MONTREAL ― The world’s richest people have seen their wealth soar to record heights amid the COVID-19 pandemic, thanks to stimulus from governments and central banks that sent stock and other asset prices soaring this year.
But those who don’t own stocks or other assets are facing a new wave of economic misery, with the World Bank predicting in a report Wednesday that as many as 150 million people worldwide could fall into extreme poverty by the end of next year as a result of the current crisis.
It’s the latest evidence confirming some economists’ fears that the policy reaction to the COVID-19 pandemic is making economic inequality, already at historic highs, even worse.
The share of the world’s population living in extreme poverty is expected to increase to 9.1 per cent this year, from 8.4 per cent last year, the World Bank said in a new report, making this economic crisis the worst for increasing poverty in modern history.
Watch: World Bank economist says post-Covid recovery could take 5 years. Story continues below.
A majority of the people expected to fall into this group live in middle-income countries such as India, Nigeria and Indonesia, the World Bank said.
“It appears that COVID-19 has already been the worst reversal on the path towards the goal of global poverty reduction in at least the last three decades,” the Bank said in its report.
Meanwhile, the total wealth of the world’s billionaires soared by 27 per cent in just a few months as the stock market recovered from its rout earlier this year, according to the annual billionaires report from Swiss bank UBS and consultancy PricewaterhouseCoopers (PwC).
The report found Canada’s billionaires have seen some of the strongest wealth growth in recent years, with their net worth jumping 238 per cent since 2009, compared to 170 per cent for U.S. billionaires. Among major economies, only China and France saw greater billionaire wealth growth.
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The world’s ultra-rich didn’t escape the stock market crash early in the year, and by March their wealth was down 6.6 per cent from a year earlier, the UBS/PwC report noted.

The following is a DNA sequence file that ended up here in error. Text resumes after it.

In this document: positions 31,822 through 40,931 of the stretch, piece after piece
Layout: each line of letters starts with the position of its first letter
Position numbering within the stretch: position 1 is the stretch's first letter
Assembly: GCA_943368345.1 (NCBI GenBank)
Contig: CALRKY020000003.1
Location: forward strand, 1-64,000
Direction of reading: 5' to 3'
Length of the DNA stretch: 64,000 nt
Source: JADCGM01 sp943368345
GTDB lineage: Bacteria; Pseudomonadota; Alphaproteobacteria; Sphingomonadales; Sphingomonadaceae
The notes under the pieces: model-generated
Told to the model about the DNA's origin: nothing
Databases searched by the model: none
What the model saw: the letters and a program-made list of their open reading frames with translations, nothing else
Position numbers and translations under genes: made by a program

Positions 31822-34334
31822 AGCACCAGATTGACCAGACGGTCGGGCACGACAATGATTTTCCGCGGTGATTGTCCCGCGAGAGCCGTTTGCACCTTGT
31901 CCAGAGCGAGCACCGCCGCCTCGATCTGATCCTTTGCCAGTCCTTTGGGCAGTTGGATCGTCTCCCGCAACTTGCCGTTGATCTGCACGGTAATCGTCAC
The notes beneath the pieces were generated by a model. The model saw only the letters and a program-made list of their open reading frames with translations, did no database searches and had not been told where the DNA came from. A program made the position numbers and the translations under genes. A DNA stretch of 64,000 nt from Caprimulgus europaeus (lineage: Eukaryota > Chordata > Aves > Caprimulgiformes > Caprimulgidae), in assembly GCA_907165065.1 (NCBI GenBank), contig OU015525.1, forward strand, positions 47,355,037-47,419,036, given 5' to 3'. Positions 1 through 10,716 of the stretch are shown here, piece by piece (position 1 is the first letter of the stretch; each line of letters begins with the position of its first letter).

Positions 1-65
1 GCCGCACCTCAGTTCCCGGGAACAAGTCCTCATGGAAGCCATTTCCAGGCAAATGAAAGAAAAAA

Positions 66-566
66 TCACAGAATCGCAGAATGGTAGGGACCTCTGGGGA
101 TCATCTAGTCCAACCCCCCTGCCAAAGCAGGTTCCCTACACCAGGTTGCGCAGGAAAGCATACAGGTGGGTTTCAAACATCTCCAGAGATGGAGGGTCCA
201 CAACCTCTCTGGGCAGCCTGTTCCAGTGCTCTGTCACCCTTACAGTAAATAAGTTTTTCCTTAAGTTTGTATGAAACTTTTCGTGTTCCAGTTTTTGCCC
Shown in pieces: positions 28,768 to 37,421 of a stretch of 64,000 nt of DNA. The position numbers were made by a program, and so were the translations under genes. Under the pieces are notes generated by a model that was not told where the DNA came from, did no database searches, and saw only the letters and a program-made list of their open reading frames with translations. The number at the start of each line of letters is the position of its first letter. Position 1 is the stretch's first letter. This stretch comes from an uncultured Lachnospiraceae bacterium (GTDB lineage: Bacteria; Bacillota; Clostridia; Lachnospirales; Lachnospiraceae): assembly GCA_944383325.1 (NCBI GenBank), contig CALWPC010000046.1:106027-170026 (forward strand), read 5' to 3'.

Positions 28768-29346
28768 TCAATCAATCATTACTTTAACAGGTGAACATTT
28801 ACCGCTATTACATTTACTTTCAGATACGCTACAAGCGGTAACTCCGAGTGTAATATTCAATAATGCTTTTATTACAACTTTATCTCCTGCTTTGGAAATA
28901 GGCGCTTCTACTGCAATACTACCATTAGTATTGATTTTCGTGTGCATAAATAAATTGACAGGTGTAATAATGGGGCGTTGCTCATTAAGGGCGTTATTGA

But the 2,200 or so people who count as U.S.-dollar billionaires bounced back when stocks rebounded, and saw their holdings jump to US$10.2 trillion in July, from US$8 trillion in April.
“From the end of March, governments’ huge fiscal and quantitative easing packages drove a recovery in financial markets. By the end of July 2020, billionaire wealth was back above its 2019 level,” the report said.
Tech, health care boom amid pandemic
The report notes that some billionaires have been doing better than others, particularly tech billionaires and health-care billionaires.
The boost to tech billionaires’ wealth came from soaring stock prices in the sector, as it becomes apparent digital companies will play a bigger role in the post-pandemic economy. For instance, this year Amazon founder Jeff Bezos became the first person ever listed as having a net worth of over US$200 billion, after Amazon sales and shares soared in the pandemic.
Meanwhile, health-care billionaires were helped along by the recent explosion in COVID-19 treatments and equipment, the UBS/PwC report said.
Central banks around the world have been printing money at breakneck speed since the start of the crisis, with the U.S. Federal Reserve adding US$3 trillion to its balance sheet as of this summer.
The Bank of Canada has been no slouch, either, adding some $500 billion to its balance sheet, of which, some $100 billion went to buying federal government debt.
The BoC has also started buying billions of dollars’ worth of Canadian mortgages, which has helped reduce mortgage rates, spurring the boom in real estate seen in Canada in recent months.
While this process keeps the government’s interest rates low ― making it possible for Ottawa to grow large deficits during the crisis ― market experts say it also has the effect of inflating asset prices such as real estate and stocks, while not inflating wages. As a result, many recent economic reports have raised an alarm about rapidly growing inequality in the COVID-19 pandemic.
The problem prompted Nobel Prize-winning economist Joseph Stiglitz to declare, in a blog at the International Monetary Fund, that “we need a comprehensive rewriting of the rules of the economy.”
Stiglitz argued for “monetary policies that focus more on ensuring full employment of all groups and not just on inflation…. The rules governing globalization must do more than just serve corporate interests; workers and the environment have to be protected. Labor legislation needs to do a better job of protecting workers and providing greater scope for collective action.”
With files from the Associated Press
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